Mazur demonstrated the effectiveness of peer learning by giving the audience insight into his own classroom. He gave an abridged physics lesson and put a multiple-choice question on the screen, first polling the audience for their individual answers. Gauging the responses, he prompted everyone to turn to their neighbors and discuss, and the quiet room erupted into excited discussion. Mazur polled the audience for their answers a second time, and everyone was on the edge of their seats, wanting to learn the correct answer.

“The most important point is that you became emotionally invested in your learning,” Mazur said, reminding everyone he was giving a talk about pedagogy and not physics—before graciously giving the answer. “Next time you ask your students any questions, remind yourself what happened here,” he said.

Attendees also were encouraged to try active learning in small quantities. At a lunch-and-learn on the research behind active learning’s effectiveness, Meg Mittelstadt, director of the Center for Teaching and Learning, and Ching-Yu Huang, associate director for active learning initiatives with the CTL, encouraged educators to begin weaving active learning into their instruction for as little as 10% of their class time; just five to eight minutes of active learning per class has shown a significant difference in student success.

Engaging with active learning goals

Over the two-day conference, attendees could join their choice of 15 breakout sessions focusing on one of the three active learning goals: instructor development, student engagement or classroom enhancement. These sessions included discussions on empowering students for success, active learning success stories across different academic disciplines, and small classroom charettes where participants worked together to design active learning classrooms.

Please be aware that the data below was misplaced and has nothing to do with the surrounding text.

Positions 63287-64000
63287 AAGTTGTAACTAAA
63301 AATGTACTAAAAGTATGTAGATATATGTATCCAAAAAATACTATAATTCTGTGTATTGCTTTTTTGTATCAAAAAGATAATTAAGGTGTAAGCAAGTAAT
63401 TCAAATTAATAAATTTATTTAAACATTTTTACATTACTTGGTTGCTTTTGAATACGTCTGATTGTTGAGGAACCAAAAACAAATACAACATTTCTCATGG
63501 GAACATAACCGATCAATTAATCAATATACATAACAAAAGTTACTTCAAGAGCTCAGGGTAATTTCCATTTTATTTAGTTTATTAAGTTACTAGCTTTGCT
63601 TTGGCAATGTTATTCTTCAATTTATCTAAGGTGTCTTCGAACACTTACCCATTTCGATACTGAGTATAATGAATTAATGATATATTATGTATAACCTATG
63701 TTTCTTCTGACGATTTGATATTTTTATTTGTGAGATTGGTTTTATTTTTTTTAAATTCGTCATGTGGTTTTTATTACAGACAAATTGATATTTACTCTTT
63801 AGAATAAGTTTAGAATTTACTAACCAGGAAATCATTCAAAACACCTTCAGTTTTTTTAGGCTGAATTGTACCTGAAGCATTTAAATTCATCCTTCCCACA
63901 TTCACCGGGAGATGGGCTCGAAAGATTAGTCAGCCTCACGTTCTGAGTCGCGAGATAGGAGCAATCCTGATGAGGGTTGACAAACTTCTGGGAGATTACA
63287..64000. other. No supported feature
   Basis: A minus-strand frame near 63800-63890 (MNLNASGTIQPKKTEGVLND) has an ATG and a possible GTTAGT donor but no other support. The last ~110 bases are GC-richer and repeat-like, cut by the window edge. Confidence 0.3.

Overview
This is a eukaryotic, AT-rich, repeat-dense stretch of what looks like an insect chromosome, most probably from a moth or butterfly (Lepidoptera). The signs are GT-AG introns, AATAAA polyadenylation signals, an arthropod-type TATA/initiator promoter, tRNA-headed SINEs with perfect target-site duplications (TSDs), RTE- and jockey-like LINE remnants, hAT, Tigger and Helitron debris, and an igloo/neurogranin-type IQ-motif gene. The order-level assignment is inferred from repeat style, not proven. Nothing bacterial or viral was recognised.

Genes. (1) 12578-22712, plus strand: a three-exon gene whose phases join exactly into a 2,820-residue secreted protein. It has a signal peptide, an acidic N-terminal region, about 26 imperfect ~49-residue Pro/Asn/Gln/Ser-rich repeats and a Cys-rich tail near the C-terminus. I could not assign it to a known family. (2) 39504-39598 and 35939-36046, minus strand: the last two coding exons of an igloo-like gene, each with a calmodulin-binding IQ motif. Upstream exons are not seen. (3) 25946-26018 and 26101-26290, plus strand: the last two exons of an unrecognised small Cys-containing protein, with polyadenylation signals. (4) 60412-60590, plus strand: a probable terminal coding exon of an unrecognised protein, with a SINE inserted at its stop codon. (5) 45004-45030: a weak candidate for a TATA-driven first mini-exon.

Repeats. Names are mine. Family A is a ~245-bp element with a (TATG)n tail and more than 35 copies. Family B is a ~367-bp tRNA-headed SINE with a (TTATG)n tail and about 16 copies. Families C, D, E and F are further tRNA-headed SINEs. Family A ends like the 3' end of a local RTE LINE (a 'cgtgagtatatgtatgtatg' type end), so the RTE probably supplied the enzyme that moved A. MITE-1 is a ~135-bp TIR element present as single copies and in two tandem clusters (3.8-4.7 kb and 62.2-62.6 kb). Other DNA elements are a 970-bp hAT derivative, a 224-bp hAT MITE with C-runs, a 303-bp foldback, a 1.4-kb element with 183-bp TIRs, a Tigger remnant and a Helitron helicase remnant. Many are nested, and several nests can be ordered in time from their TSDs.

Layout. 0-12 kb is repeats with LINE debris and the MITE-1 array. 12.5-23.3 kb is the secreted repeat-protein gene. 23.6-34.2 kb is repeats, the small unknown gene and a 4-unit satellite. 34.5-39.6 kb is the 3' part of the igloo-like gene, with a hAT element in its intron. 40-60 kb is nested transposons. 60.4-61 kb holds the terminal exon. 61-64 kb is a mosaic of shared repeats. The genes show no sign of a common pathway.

One of the breakout sessions, “Unleashing the Potential of Peer Learning Assistants in Active Learning Environments,” featured a panel with Sarah Robinson, a lecturer in the department of biochemistry and molecular biology in the Franklin College of Arts and Sciences, and UGA students Rosemary John and Dawson Jordan, who are both PLAs. John and Jordan spoke about their experiences as PLAs helping their peers and, before that, as students in the classroom who benefited from learning alongside a PLA. They described how PLAs make students more comfortable asking questions, especially in large classes, and how PLAs create an encouraging community environment in the classroom. Robinson shared that PLAs provide extra insight into the topics in which her students need additional help, so she can appropriately adjust her lessons.

Recognizing faculty and students

During the summit, Senior Vice President for Academic Affairs and Provost S. Jack Hu recognized UGA’s faculty leaders in active learning, including the most recent Active Learning Summer Institute graduates. Vice President for Instruction and Senior Vice Provost for Academic Planning Marisa Pagnattaro recognized student leaders in active learning, including student ambassadors and peer learning assistants, and faculty who use peer learning assistants in their classes.

“It was a privilege to recognize the students who are leading the way in peer learning at UGA,” Pagnattaro said. “Active Learning has made a profound impact on instruction at UGA, and it is undeniable how beneficial introducing active learning strategies in the classroom is for both students and instructors.”